FACTS! FAX! 077 (30/09/97)
have a GSM digital phone, on a Cellnet tariff with SMS capability. Cellnet tell
me that I can only send and receive SMS text messages to and from other Cellnet
phones, using their message centre. Is there any way to send message to GSM
phones on other tariffs?
from your mobile phone, and not in the UK. You can only send messages to other
digital cellphones on other networks by going through their own message
centres, or by using PC SMS communications software packages like Mobile
Messenger and PageMail. Inter-network SMS messaging is only possible when both
users are abroad ‘roaming’, on the same network. Cellnet currently share around
80 networks with Vodaphone world-wide. Orange mobile phones work in around 28
countries. Unfortunately as far as we’re aware no-one has yet sat down and
worked which of the shared networks are data compatible.
your procedure for selectively removing file names from the Document list on
the Start up menu (F!F!F! 09/09/97). I use Windows 95 and have tried to follow
your instructions but can't locate any file called Recent in the Windows or any
omitted to say that Recent is a ‘hidden file’ that only appears in the Windows
95 folder when the ‘show all files’ option has been checked. If you’re in
Explorer you will find it in Options, which is under View on the toolbar.
wonder if the questioner, asking about password protection (F!F!F! 02/09/97), was
referring to the Windows 95 password option. To restore the function -- if it
wasn’t selected after installation -- open control panel and double click the
password icon. Select the ‘Users can customize’ checkbox, click OK and restart
Windows. Open control panel and double click the password icon again. Change
the password with the change password option, leaving the old password box
the Window 95 password protection is next to useless. It only safeguards
user-set preferences, it certainly cannot prevent Windows from booting up;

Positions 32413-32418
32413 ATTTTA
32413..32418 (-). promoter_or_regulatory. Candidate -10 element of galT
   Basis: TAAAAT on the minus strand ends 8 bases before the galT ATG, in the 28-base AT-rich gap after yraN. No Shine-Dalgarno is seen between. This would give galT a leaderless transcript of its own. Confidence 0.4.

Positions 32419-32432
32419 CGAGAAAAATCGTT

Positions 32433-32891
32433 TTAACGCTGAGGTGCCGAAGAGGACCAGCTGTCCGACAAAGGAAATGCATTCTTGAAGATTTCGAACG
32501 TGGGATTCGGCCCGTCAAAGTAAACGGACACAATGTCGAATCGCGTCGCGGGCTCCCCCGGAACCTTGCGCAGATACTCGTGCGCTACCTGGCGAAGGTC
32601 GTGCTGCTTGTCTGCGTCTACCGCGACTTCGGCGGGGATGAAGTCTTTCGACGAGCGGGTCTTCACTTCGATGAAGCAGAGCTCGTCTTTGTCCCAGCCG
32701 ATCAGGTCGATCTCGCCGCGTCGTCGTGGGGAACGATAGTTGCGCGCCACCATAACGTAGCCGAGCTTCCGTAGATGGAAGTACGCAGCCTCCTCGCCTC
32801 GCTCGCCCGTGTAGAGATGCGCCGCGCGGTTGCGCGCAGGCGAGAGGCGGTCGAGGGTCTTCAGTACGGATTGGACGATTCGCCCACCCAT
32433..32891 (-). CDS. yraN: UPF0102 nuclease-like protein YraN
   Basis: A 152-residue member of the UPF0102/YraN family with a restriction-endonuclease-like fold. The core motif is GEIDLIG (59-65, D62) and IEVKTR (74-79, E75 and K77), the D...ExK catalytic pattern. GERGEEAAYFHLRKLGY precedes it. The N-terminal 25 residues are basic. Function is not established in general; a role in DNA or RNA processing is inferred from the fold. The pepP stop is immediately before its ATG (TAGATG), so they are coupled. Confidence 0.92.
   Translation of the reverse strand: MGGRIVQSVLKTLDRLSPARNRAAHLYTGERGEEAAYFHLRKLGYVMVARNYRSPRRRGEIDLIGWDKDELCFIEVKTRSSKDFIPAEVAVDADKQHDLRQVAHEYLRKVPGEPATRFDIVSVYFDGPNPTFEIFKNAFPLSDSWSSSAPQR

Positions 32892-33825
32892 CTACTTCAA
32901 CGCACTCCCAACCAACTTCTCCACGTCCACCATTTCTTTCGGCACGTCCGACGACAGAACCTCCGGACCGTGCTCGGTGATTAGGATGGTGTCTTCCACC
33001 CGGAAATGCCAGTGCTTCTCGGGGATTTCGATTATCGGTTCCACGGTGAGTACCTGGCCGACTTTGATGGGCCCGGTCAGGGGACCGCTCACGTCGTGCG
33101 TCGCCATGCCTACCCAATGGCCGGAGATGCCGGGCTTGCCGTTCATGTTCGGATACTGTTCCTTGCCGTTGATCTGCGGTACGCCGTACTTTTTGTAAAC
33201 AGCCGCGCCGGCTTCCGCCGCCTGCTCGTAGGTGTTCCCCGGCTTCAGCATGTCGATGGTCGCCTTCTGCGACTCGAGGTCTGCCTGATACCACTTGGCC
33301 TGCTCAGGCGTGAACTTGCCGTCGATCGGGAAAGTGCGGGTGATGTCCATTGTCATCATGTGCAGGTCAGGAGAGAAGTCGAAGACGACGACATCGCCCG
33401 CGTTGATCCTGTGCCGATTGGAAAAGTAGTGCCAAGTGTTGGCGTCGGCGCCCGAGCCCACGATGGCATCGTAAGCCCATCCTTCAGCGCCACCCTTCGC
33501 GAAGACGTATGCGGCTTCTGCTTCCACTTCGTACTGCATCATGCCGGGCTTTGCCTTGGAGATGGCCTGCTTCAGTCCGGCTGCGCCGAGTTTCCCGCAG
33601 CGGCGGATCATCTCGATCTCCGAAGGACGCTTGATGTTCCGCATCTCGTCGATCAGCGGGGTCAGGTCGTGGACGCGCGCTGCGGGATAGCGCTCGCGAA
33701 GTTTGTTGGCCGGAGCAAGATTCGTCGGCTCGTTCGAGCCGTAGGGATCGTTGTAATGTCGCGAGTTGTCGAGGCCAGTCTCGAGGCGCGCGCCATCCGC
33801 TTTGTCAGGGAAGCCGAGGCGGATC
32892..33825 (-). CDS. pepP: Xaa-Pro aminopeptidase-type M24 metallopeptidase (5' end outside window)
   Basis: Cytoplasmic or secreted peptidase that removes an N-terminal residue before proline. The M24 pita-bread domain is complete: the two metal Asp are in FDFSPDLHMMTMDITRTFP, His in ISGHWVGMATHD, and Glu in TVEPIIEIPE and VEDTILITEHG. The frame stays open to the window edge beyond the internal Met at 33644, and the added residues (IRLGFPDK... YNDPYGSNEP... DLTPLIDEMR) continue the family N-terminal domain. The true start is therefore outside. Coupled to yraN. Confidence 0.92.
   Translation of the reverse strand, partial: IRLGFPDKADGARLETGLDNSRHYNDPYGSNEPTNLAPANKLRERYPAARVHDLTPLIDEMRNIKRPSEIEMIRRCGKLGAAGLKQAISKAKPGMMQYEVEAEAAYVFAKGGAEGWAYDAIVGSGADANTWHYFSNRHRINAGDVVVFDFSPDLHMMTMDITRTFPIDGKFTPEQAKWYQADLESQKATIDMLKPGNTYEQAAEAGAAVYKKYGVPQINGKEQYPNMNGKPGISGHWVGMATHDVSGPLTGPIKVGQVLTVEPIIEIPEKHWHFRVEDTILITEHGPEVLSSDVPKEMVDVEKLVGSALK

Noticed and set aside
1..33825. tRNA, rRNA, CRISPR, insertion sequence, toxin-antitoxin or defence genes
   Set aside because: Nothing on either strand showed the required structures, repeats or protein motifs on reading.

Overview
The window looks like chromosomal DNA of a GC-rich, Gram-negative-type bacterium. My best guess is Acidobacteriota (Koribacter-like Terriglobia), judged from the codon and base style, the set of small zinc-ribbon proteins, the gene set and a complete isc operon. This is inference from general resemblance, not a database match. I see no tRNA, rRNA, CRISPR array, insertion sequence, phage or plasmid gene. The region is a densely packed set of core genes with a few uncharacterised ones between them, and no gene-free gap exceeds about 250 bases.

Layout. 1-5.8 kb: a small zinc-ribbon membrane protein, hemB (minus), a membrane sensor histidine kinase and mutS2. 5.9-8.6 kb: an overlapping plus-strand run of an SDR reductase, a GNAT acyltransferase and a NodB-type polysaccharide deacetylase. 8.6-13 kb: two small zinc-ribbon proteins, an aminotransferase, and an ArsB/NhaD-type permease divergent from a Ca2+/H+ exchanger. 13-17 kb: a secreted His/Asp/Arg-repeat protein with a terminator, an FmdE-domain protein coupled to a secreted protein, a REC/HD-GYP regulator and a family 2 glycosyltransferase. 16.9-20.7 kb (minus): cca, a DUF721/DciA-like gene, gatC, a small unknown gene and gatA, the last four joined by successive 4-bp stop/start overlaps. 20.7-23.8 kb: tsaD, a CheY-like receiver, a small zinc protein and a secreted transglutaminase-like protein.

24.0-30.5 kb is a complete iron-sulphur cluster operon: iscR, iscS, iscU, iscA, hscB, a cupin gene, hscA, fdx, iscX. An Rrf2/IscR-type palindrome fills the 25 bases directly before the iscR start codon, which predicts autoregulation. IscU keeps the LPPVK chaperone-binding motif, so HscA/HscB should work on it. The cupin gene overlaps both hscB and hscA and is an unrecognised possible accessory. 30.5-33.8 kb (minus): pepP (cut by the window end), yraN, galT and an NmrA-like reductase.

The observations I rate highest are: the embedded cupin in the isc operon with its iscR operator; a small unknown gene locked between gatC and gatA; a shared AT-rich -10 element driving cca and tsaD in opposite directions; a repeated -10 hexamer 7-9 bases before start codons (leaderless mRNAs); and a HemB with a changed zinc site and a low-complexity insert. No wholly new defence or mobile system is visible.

simply pressing the escape key will override it. The only sure way to prevent
unauthorised use, is a third-party
program, such as Norton’s For your Eye’s Only, which provides a high level of
protection, for both programs and files.
know this might seem like an elementary question, but with regards to the
equipment you mention, i.e. scanners, Zip Drives etc., do these items involve
the installation of cards apart from the software? To which port is the
majority of budget and mid-range flatbed scanners use a SCSI (small computer
system interface) card, known as ‘scuzzy’ to it’s friends, and enemies... The
card plugs into a spare ISA expansion socket inside the machine. Some recent
models now come with PCI SCSI cards, which improve performance dramatically. A
few scanners connect to the PC’s parallel printer port; they have a by-pass
connection, so the printer can remain connected. Zip Drives are available with
parallel port or SCSI card interfaces. Faster, higher capacity external drives
like the Iomega Jazz are usually SCSI only. Devices like digital video cameras
generally connect to one of the PC’s serial ports.
have been offered a 386 PC with Windows 95; will the 386 accept Windows 98,
when that is released? What is a fair price for a well-used 386? My computer
literate neighbour suggest it is virtually worthless.
D. More, Newmarket, Suffolk
95 only just about runs on a fast 386 with at lots of RAM memory, and then very
slowly. It’s highly unlikely the next version of Windows will have anything to
do with older, pre-Pentium machines. Old PCs are certainly not worthless, there
are plenty of 386’s and even 286-based machines still earning their keep. A 386
under Windows 3.1 can run useful applications like Word 6 and internet software
without any problems. As far as value is concerned, you can still pick up
‘as-new’ 386 systems advertised for
less than £150 in magazines like Micro Mart. On that basis a ‘well-used’
example probably isn’t worth more than £75 to £100, say, assuming that it is at
least a 33MHz processor with 8Mb of RAM, 100Mb or larger hard disc and a decent
the letter from Bernard Tate about lightning damage to PCs and peripherals,
(F!F!F! 26/08/97), I believe this problem is a lot more common than you may
believe. Lightning doesn't need to strike a substation or power cable directly
to generate a transient over-voltage or 'spike'. Most are the side-effects of a
strike elsewhere and can affect computers up to a kilometre away.
in the UK is surprisingly frequent with up to 500,000 strikes annually, this
year is shaping up for a record. Whilst it is correct to say that BTs phone
network is safeguarded from lightning, the measures taken at PBXs and your own
socket at home provide little protection. In Bernards case it sounds like a
transient on the phone line was responsible and he was lucky the only damage
was to his modem.
by the response to this query it does appear that damage to PCs and modems due
to lightning strike is not at all uncommon. The best advice seems to be to
unplug both the pieces of equipment and disconnect the modem from the phone
socket, until the storm has passed well clear.